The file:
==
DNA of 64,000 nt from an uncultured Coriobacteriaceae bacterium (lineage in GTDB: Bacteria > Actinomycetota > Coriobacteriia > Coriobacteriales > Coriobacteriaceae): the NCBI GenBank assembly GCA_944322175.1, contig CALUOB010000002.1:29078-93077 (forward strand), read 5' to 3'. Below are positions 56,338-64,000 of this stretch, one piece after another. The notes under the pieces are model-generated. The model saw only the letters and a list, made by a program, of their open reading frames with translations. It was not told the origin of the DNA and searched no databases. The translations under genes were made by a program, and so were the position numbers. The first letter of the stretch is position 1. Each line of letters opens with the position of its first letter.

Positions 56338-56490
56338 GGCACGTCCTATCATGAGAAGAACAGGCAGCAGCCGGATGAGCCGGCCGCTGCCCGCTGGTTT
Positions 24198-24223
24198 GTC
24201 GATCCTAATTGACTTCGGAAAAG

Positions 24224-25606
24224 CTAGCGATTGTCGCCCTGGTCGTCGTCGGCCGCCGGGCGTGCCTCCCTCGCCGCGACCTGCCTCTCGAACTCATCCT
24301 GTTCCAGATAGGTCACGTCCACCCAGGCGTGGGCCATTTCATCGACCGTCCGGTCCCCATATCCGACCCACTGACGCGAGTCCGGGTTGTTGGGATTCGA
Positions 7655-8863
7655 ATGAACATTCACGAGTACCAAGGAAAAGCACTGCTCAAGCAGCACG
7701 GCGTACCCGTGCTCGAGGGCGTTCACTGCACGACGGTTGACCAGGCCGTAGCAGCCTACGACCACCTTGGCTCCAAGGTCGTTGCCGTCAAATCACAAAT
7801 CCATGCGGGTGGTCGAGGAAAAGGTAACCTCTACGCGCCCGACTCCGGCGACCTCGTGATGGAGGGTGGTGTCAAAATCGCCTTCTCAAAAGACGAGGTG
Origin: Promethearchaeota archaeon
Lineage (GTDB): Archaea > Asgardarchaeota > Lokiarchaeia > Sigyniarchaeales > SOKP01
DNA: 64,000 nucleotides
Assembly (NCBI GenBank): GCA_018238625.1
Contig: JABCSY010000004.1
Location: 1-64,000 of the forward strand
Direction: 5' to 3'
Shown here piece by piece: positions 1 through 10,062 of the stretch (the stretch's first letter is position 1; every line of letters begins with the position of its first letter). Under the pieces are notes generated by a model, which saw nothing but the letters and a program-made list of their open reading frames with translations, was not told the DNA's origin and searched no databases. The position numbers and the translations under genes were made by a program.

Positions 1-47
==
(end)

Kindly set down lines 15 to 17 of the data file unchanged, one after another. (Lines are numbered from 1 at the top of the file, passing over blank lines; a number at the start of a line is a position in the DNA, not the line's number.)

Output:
Lineage (GTDB): Archaea > Asgardarchaeota > Lokiarchaeia > Sigyniarchaeales > SOKP01
DNA: 64,000 nucleotides
Assembly (NCBI GenBank): GCA_018238625.1